Contractors’ License Reciprocity

The state of Vermont has an electrical license reciprocity agreement with the state of New Hampshire and Maine. This includes journeyman and master licenses.

For plumbing license reciprocity, one might need to contact the state’s department of fire safety. Reciprocity is acceptable as long as foreign states have equivalent standards to Vermont’s. These would be your journeyman, master, and specialty plumbing licensure.

Cities and Towns in Vermont Requiring Contractors’ Licenses and Permits

You have to remember that a local government such as cities, towns, and municipalities not only adopt the rules and codes of state-issued licenses, but they may also have some of their own, which will affect you on a local level.

Here are some of the biggest cities in Vermont along with their contractors’ licenses, permits, and certification requirements.

Burlington City

Plumbing in Burlington City requires a state-issued license and a permit with a target date and location before engaging in business. They must also abide by Burlington’s plumbing code of ordinances that can be found here.

Although a homeowner can perform the plumbing work on their own home, a plumbing license is required when outsourcing to public buildings and rental home residences. You still have to work you with a pluming permit however. More information can be found here.

Electrical work on the other hand requires that contractors have a permit when doing work within the city’s jurisdiction, including owner-occupied homes. Moreover, electrical inspections are also required when jobs involve wiring and/or inspection.

As with plumbing, Burlington follows the state’s electrical safety rules and license codes. You can find more information on the city’s permit procedures, codes and forms here.

You can contact them directly at:

Department of Public Works

645 Pine Street, PO Box 849

Burlington VT, 05401

(802)-863-9094

Fax: (802)-863-0466

South Burlington City

Construction Building in South Burlington requires a permit. You will have to complete an application form that requires a set of documents, fully representing the scope of the construction work. You can learn more about it here.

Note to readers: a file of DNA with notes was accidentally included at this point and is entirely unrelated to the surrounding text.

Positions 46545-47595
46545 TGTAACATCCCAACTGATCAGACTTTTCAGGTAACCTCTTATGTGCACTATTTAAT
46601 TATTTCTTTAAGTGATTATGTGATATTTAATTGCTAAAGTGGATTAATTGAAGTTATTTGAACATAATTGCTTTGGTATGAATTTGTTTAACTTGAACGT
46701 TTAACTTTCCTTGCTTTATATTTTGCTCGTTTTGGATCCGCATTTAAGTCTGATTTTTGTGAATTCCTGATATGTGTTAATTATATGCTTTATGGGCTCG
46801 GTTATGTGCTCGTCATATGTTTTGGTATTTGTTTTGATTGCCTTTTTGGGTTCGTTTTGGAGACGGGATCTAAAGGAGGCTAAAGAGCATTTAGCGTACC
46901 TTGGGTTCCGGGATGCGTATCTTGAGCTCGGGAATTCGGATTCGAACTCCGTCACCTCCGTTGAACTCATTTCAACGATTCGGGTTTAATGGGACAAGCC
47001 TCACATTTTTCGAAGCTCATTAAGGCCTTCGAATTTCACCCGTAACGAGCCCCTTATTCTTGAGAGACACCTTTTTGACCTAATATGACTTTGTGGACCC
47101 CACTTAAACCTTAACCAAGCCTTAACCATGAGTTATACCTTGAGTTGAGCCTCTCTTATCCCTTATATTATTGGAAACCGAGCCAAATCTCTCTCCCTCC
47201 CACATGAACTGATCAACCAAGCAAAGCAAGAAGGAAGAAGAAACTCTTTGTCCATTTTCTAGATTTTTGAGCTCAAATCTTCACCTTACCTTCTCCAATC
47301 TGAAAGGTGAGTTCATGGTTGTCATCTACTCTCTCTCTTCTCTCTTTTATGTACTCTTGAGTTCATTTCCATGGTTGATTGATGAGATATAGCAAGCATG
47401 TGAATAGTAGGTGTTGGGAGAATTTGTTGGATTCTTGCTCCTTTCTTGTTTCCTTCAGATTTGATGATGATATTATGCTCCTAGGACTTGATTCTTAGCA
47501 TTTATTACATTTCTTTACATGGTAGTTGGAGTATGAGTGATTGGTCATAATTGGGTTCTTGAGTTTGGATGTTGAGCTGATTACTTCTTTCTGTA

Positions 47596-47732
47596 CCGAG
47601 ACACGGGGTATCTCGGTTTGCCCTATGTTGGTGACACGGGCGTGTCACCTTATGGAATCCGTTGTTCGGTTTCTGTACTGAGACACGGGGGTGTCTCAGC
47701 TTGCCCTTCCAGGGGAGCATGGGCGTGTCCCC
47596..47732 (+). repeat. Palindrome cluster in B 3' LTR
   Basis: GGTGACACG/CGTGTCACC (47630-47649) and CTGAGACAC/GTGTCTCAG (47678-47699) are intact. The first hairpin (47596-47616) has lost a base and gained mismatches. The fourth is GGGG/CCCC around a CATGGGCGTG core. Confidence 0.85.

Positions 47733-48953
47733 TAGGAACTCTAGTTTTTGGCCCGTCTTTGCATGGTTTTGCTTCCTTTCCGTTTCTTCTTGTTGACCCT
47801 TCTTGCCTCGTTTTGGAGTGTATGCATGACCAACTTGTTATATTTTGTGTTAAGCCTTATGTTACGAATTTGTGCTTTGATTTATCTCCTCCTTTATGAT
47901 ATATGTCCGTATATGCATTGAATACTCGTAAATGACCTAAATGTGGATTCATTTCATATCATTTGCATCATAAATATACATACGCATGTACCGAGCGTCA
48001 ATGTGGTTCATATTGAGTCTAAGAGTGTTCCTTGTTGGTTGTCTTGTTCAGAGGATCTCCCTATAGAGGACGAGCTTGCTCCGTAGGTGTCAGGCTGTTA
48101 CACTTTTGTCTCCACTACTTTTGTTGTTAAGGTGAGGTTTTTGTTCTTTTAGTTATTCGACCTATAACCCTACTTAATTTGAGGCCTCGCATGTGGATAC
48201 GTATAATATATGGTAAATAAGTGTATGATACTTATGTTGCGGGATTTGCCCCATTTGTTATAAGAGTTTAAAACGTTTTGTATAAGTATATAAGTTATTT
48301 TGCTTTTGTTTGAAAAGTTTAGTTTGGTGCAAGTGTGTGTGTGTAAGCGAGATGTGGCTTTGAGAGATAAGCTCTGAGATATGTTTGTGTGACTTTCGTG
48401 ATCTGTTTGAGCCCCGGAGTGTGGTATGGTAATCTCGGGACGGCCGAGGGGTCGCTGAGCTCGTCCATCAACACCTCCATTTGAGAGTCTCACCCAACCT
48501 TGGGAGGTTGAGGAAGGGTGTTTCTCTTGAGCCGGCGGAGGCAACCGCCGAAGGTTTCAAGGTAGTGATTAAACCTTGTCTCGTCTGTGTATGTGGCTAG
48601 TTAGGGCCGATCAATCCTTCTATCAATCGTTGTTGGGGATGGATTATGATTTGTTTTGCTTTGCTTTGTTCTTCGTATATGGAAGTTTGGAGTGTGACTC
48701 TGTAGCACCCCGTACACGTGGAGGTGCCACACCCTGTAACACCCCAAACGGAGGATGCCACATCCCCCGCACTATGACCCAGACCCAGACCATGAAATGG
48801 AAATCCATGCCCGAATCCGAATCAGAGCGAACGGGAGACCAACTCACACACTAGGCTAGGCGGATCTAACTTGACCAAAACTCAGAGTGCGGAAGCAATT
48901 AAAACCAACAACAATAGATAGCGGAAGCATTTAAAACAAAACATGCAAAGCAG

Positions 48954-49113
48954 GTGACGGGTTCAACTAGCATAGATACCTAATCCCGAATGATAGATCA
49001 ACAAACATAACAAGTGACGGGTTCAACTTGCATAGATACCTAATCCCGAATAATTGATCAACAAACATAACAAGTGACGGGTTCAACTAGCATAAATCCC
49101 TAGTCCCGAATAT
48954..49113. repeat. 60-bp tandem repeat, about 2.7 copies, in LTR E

Electrical Work in South Burlington will require a licensed electrician. In addition, you shall have acquired a valid zoning permit. Depending on the scope of the work, you will be required to pay a fee. You can find the application form and fixture fees here.

As with electrical work permits, plumbing work also requires a valid zoning permit with a licensed plumber. Typically, an inspector will have to assess the construction work. You can click here for more information about the South Burlington’s Permit.

You can get more information by contacting them at:

Department of Planning & Zoning

City Hall, Burlington, VT 05401

(802)-865-7188

Fax: (802)-865-7195

Rutland City

Depending on the type of construction work you’re planning on doing in the city of Rutland, you may or may not be required to present a zoning permit or building permit. You can learn more about the fees and requirements on their official website.

In regards to licenses, you still have to have state-issued professional licenses related to the work. This includes electrical, plumbing, asbestos abatement, and lead abatement. You can click here to learn more about state licensing.

Learn more about Rutland’s certification and permits at:

Building & Zoning Department

PO Box 969

Rutland, VT 05702

(802)-773-1800

Barre

Construction building in the city of Barre is regulated with strict codes and ordinances that you can find here. Before you can apply for a building permit, you will have to pay a reasonable fee of $10, plus building application fees that vary depending on the project’s square footage.

Zoning permits is another matter in Barre. Depending on activities you may or may not engage in and other determining factors, there are zoning application fees. You can learn more about the total fees and find the application form here.

Just like the other towns and cities in Vermont, the city of Barre adopts state-issued licenses. There are still city-regulated ordinances however that require compliance, including electrical service and wirings, demolition inspections, building constructions and other special events. You can find them here.

To learn more about Barre City’s licensing and permits, contact them at:

Department of Public Works

6 N Main St.

Barre, VT 05641

(802)-476-0250

Montpelier City

Montpelier City requires Building Permits and Zoning Permits before an individual or a business entity can do construction work within the city.

For Plumbing Works, a valid license and permit may be required depending on the size of the project. Minor maintenance such as pipe, faucets and drainage repairs. This also applies when doing Electrical Work. Small repairs, removal or wire reconnections on an existing electrical equipment are classified as minor electrical work. Applications and requirements can be found here.

You can ask your questions at:

Public Works

39 Main Street

Montpellier, VT 05602-2950

(802)-223-9508

Fax: (802)-223-9524

Colchester

The town of Colchester does not require a state-issued construction permit, but it does require contractors to have their electrical and plumbing licenses and permits from the Division of Fire Safety.

You can learn more about permits by contacting them at:

Department of Public Safety

Division of Fire Safety

Williston, VT

(802)-879-2300